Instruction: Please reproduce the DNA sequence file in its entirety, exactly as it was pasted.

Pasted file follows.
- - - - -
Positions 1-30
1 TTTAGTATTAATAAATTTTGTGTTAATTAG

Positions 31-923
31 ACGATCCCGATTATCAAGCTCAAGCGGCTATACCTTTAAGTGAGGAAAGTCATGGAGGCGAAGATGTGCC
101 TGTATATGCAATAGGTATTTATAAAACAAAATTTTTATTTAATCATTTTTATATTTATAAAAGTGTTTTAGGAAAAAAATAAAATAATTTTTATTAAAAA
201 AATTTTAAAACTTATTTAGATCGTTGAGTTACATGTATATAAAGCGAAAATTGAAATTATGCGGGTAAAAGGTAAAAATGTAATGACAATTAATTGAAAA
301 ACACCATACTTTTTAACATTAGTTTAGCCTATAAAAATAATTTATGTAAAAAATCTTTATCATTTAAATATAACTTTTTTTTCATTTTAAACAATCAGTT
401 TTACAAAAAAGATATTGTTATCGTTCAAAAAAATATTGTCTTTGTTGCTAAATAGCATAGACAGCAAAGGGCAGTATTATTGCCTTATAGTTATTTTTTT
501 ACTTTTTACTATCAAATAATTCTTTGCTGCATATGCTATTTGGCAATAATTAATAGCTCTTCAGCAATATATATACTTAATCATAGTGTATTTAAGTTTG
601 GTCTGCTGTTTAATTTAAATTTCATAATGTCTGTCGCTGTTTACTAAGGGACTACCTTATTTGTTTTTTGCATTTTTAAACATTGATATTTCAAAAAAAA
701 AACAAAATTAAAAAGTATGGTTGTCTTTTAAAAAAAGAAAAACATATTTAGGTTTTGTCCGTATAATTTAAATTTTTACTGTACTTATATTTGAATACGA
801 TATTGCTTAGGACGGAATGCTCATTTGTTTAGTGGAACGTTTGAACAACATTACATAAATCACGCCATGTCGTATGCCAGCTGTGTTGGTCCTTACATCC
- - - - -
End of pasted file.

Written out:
Positions 1-30
1 TTTAGTATTAATAAATTTTGTGTTAATTAG

Positions 31-923
31 ACGATCCCGATTATCAAGCTCAAGCGGCTATACCTTTAAGTGAGGAAAGTCATGGAGGCGAAGATGTGCC
101 TGTATATGCAATAGGTATTTATAAAACAAAATTTTTATTTAATCATTTTTATATTTATAAAAGTGTTTTAGGAAAAAAATAAAATAATTTTTATTAAAAA
201 AATTTTAAAACTTATTTAGATCGTTGAGTTACATGTATATAAAGCGAAAATTGAAATTATGCGGGTAAAAGGTAAAAATGTAATGACAATTAATTGAAAA
301 ACACCATACTTTTTAACATTAGTTTAGCCTATAAAAATAATTTATGTAAAAAATCTTTATCATTTAAATATAACTTTTTTTTCATTTTAAACAATCAGTT
401 TTACAAAAAAGATATTGTTATCGTTCAAAAAAATATTGTCTTTGTTGCTAAATAGCATAGACAGCAAAGGGCAGTATTATTGCCTTATAGTTATTTTTTT
501 ACTTTTTACTATCAAATAATTCTTTGCTGCATATGCTATTTGGCAATAATTAATAGCTCTTCAGCAATATATATACTTAATCATAGTGTATTTAAGTTTG
601 GTCTGCTGTTTAATTTAAATTTCATAATGTCTGTCGCTGTTTACTAAGGGACTACCTTATTTGTTTTTTGCATTTTTAAACATTGATATTTCAAAAAAAA
701 AACAAAATTAAAAAGTATGGTTGTCTTTTAAAAAAAGAAAAACATATTTAGGTTTTGTCCGTATAATTTAAATTTTTACTGTACTTATATTTGAATACGA
801 TATTGCTTAGGACGGAATGCTCATTTGTTTAGTGGAACGTTTGAACAACATTACATAAATCACGCCATGTCGTATGCCAGCTGTGTTGGTCCTTACATCC